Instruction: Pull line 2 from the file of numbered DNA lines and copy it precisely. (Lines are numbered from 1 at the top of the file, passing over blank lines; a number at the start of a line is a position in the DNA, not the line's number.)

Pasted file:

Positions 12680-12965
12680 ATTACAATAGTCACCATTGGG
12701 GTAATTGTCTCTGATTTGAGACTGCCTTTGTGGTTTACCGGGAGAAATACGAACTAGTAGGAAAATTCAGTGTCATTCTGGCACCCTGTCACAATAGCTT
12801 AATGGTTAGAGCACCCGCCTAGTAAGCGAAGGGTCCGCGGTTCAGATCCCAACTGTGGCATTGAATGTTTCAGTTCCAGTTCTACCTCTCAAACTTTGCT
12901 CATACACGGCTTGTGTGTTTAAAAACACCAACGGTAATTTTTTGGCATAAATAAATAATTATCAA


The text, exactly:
12680 ATTACAATAGTCACCATTGGG